September 01, 2008
I'm can accept that I'm a difficult person to match, but online dating sites say they can do it, so I expect them to do it. I haven't paid for subscriptions to other sites because every time I look at the alleged "matches" I get results that are so inappropriate as to be laughable. For example, Match.com asks me about my religion. Atheist. Check! How important is it to me? So important that I'd rather shave my eyebrows off with a belt sander than date someone who believes in magic. Check! Then, they send me an email with my matches and there's a Mormon in there.
It really seems like finding a man who is both rational (read: Objectivist) and physically attractive AND also compatible with me along other criteria is extremely improbable. I'm not willing to give any of that up. Because let's do be clear: I've met men who are physically attractive, but not philosophically attractive. I've met men who are philosophically attractive and physically attractive, but not well-disposed to dating me due to geography, age, occupation, interests, or even just personality. I need it all.
I don't even care to guess at the odds of meeting a match, though. Thinking about those odds has never really bothered me before. I think the fact that when I lived in Georgia, I didn't often see physically attractive men, it didn't bother me as much. I think I imagined that there were lots of people around who were intellectual matches, but there wasn't any reason to find out if I am not even physically attracted to them. Here in NYC, there is no shortage of attractive men, but that immediately opens the door to judging them on other criteria. What I've found is that there are a lot of numbskulls and jackasses out there.
While I've been saying, "Oh, I don't want to date," the reality is that I would really very much like to date. I am just really tired of terrible people. I haven't identified yet why I even bother thinking about them at all. At this moment, my best guess is that it's because they're all over the place and lots of them are really hot.
I don't know what made me think of it, but when I came home, I went to The Atlasphere to see if there was anyone there who might be a good match. I've been there before and looked at profiles, but I haven't seen anyone who really interested me. But this evening, I saw two or three people who looked cool, so I actually signed up for the service and emailed two of them. I will contemplate emailing the third one.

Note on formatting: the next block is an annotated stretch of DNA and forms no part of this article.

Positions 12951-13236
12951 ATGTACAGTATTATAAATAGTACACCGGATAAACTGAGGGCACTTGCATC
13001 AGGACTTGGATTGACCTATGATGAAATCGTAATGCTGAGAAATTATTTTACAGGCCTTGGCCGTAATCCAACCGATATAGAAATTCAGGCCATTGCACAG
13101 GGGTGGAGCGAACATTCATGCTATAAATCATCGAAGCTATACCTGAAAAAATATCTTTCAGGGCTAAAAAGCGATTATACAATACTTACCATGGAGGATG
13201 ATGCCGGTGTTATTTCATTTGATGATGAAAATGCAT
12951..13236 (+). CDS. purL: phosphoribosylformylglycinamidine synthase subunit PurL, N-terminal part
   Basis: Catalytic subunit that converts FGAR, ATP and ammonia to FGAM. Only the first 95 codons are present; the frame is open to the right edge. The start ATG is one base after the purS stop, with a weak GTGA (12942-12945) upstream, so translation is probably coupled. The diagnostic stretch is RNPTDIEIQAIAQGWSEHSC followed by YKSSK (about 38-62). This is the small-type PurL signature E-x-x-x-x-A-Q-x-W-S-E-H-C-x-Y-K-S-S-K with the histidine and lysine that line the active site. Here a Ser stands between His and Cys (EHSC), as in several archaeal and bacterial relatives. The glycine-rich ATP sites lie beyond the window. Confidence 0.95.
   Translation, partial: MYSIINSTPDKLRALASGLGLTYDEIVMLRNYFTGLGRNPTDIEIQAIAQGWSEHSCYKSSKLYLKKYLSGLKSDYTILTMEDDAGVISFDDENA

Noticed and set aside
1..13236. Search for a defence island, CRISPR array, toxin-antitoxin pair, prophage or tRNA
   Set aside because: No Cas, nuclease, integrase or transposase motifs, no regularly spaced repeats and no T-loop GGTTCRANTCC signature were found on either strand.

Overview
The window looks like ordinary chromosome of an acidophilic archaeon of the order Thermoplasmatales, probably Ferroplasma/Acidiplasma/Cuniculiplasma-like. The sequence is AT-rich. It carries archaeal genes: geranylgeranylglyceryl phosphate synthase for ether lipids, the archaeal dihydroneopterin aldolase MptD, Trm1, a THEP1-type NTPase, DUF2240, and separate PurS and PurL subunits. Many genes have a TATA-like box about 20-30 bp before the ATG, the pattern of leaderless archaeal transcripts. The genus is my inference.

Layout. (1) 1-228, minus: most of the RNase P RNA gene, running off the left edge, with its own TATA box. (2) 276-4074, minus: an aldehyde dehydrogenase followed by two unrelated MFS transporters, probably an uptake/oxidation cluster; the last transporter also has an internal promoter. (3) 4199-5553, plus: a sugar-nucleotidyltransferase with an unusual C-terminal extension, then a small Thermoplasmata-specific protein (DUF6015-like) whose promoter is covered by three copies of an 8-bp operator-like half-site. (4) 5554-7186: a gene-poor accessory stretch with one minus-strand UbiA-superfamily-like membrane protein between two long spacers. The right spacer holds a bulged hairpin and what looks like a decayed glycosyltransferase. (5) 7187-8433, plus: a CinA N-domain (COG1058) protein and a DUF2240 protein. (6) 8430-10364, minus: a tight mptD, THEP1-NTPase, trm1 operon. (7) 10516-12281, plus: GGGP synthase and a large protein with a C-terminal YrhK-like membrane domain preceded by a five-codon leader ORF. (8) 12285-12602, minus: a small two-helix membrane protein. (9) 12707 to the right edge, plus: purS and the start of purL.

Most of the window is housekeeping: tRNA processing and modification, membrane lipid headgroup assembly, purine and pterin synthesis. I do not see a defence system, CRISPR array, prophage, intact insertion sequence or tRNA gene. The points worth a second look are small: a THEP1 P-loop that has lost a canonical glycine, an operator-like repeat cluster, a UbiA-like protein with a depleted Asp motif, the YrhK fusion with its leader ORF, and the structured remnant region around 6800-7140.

This may turn out to be a waste, but I guess it did make me think a little better of my dating prospects.
I thought I was fine with the idea of being single for the rest of my life. But I think the person who has actually accepted that possibility doesn't spend so much time thinking about his prospects at all. In the past, I think I've managed this just due to my generally positive outlook on the topic, but recently my frustration about it has gotten the better of me.
Every is implies and ought. I do want to date, so I ought to get out there and look where dates can be found.
So, we'll see how it goes. Hopefully, this one guy will write back to me soon and take me up on my request for a meeting even though I don't have the brown eyes he likes.
Posted by: WillySF at September 02, 2008 08:53 AM (+essG)
But Willy, philosophical compatibility is the most important of all the necessary traits in a potential romantic partner. I, too, come from a fundamentalist Christian background, and sometimes I do indeed worry that I've transferred the "cultishness" of my past religious life to my Objectivist attitudes. But dedication to one's convictions is never bad - not even for religionists. A conviction is a kind of idea, and valuing ideas is always a good thing, even when those ideas are incorrect. I'd rather be confronted with a religionist who cares passionately about his ideas than an ambivalent nihilist who is willing to be used by any power-seeker. At least I share a sense of values with the religionist; this is more that can be said for the nihilist.
And in the romantic aspect of our lives, we must be even more demanding than we are with friends and acquaintances. We have only passing contact with most people and an exchange of mutual values involves very little personal intimacy (that is to say that it doesn't necessarily involve more than that). But the interaction between lovers is the closest connection one can make with another person. The physical connection is only the tip of it, and even that is intense!